There’s something about a dog with stumpy legs that makes us invariably happy. It doesn’t walk so much as it waddles, and its head appears so disproportionately large in comparison to its body that it looks like it could tumble rump over teakettle at any second. And yet, somehow, it works!
We recently had the pleasure of attending Corgi Beach Day (AKA Corgchella) in Huntington Beach and got to see well over a thousand Corgis having a little fun in the sun! You wouldn’t believe some of the outfits they were showing off! There were Corgis dressed as mermaids, Corgis in hats, Corgis with sunglasses, Corgis in backpacks… I dare say some of the Corgi’s were dressed well enough for a visit to the Queen herself.
Speaking of the Queen, Queen Elizabeth II is well known for her love of Corgis. In fact, she’s owned more than thirty over the course of her life. She met her first Corgi, Dookie, all the way back in 1933, and from then on, she was hooked!
Did you know?
Corgi literally translates to “dwarf dog” (cor means dwarf and gi means dog). Tenth century Welsh farmers began breeding Corgis as herding animals, taking advantage of the creature’s smile size and agility as a means to steer their flocks. They’re the perfect size to weave in and around cow hooves, nipping at heels and easily darting away from any flailing kicks.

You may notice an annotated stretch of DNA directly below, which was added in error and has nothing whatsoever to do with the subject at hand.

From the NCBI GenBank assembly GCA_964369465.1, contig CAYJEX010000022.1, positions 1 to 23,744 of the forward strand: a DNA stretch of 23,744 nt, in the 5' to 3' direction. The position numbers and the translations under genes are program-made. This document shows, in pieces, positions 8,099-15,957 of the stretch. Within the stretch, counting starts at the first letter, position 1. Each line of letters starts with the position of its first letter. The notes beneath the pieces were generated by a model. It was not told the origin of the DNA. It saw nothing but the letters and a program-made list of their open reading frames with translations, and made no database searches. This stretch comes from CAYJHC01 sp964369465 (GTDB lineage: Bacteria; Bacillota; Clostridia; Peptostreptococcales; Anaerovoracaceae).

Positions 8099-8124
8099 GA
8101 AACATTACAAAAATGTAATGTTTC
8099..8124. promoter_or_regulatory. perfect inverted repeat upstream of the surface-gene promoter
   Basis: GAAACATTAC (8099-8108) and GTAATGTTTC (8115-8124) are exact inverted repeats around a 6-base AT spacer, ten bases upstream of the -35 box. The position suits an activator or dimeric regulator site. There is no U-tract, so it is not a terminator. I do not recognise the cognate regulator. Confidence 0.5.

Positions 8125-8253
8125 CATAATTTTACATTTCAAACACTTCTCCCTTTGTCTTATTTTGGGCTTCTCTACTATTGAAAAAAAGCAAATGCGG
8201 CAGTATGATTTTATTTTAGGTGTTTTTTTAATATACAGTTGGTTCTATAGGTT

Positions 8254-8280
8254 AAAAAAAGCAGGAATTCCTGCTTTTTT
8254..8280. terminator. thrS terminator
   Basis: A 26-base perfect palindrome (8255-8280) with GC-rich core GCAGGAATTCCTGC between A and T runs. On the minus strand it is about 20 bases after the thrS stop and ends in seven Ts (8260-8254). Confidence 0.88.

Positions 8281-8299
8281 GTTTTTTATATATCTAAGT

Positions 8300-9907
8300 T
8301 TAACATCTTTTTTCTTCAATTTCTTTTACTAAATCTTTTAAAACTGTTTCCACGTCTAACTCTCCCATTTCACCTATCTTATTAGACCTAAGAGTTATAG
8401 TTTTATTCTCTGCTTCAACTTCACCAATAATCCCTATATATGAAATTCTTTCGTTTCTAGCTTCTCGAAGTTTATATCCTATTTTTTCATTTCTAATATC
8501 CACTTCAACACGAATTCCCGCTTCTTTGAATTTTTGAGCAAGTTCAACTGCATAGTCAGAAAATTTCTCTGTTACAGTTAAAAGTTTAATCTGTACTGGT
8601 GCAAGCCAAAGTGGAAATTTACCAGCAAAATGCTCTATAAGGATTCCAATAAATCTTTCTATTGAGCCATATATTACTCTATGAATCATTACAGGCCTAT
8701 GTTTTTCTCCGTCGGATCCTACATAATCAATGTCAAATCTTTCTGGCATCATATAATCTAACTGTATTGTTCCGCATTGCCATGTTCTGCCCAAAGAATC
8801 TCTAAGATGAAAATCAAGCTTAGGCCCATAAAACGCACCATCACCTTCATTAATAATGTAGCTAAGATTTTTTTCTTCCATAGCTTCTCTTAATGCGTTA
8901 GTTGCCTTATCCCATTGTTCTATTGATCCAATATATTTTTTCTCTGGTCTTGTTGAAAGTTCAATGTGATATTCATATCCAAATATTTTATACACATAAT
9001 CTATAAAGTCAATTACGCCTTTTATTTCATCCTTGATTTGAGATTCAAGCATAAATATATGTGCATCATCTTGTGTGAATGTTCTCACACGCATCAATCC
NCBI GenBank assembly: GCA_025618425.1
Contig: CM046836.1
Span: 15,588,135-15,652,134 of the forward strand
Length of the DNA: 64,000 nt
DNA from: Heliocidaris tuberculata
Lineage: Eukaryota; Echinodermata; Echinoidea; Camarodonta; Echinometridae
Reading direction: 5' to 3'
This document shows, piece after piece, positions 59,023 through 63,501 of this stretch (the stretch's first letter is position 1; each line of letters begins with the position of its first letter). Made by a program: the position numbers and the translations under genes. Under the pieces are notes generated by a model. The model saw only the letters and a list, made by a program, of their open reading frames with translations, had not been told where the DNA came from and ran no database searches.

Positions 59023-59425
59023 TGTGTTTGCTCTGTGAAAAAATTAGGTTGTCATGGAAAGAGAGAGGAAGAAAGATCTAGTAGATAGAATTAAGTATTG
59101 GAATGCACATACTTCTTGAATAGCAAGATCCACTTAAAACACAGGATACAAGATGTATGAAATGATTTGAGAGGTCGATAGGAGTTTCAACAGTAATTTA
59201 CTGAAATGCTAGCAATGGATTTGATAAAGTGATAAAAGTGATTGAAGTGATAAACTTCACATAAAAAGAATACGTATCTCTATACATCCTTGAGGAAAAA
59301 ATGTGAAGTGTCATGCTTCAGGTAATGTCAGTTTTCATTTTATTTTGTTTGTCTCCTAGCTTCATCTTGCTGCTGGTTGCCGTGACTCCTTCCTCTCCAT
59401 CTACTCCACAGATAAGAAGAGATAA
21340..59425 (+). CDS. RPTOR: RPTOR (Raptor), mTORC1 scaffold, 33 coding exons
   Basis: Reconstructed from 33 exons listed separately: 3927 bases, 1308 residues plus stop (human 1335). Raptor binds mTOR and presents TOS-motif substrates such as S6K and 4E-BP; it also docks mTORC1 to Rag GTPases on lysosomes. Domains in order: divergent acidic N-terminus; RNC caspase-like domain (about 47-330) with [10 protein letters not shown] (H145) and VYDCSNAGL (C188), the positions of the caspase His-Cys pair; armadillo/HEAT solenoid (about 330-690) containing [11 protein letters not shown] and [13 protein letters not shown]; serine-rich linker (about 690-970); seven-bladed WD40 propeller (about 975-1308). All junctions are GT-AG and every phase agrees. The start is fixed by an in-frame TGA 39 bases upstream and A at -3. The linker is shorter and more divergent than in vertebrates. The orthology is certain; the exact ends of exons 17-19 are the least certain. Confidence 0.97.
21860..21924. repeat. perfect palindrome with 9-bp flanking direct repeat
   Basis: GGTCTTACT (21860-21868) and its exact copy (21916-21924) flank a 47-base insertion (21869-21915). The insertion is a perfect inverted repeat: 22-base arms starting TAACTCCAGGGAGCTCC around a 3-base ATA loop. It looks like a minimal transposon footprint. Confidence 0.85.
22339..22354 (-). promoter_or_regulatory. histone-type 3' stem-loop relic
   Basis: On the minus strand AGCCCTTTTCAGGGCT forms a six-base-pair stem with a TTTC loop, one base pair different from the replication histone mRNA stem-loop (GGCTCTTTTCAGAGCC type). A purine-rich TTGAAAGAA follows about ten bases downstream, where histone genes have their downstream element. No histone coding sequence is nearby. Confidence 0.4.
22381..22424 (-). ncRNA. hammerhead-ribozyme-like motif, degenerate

While the Welsh were enjoying their Corgis, not too far away, the Germans were breeding a stubby-legged dog of their own: Dachshunds!
These little guys are remarkably fierce. So fierce, in fact, they were trained to hunt badger. Their short legs and long body made them the ideal shape for wriggling into the dens of burrowing mammals. These days, Dachshunds are less likely to be hunting badger and more likely to be catching rats. There’s an entire squad of terriers and Dachshunds in New York City dedicated to clearing areas of disease-carrying rodents.
Like Corgi’s Dachshunds are clever and quick, and certainly not to be underestimated.
And we can’t have a blog about short-legged dogs without mentioning Frenchies! According to Mental Floss, they’re actually the 4th most popular breed in America. Unfortunately, their squat frame and bulbous heads come with a variety of health issues, including trouble breathing, an inability to copulate naturally (almost all French Bulldogs are the result of artificial insemination), and difficulty giving birth. That being said, they’re one of the most companionable breeds out there and make incredibly loving pets.
When Ruth came in with her three bulldogs, Teddy, Auggie, and Bubba, she told us that after she got her first Frenchie, she was absolutely hooked. All three were sweet as could be, but Auggie was partial to sleeping in the corner for most of the shoot.
Did you know? Frenchies will mope! If you're too critical of a Frenchie and scold it harshly, the little guy will take your words to heart, sulking around the house until he feels better. For those interested in getting a French Bulldog, its good to keep in mind that they respond much better to positive reinforcement than reprimanding.
If you follow us on Instagram, you may have seen a few of our "Flying Frenchies". They're one of our favorite series and always a blast to create! Check out just a few of our favorite Frechies....
Thanks so much for reading! Check in next week for another Charlie Nunn update!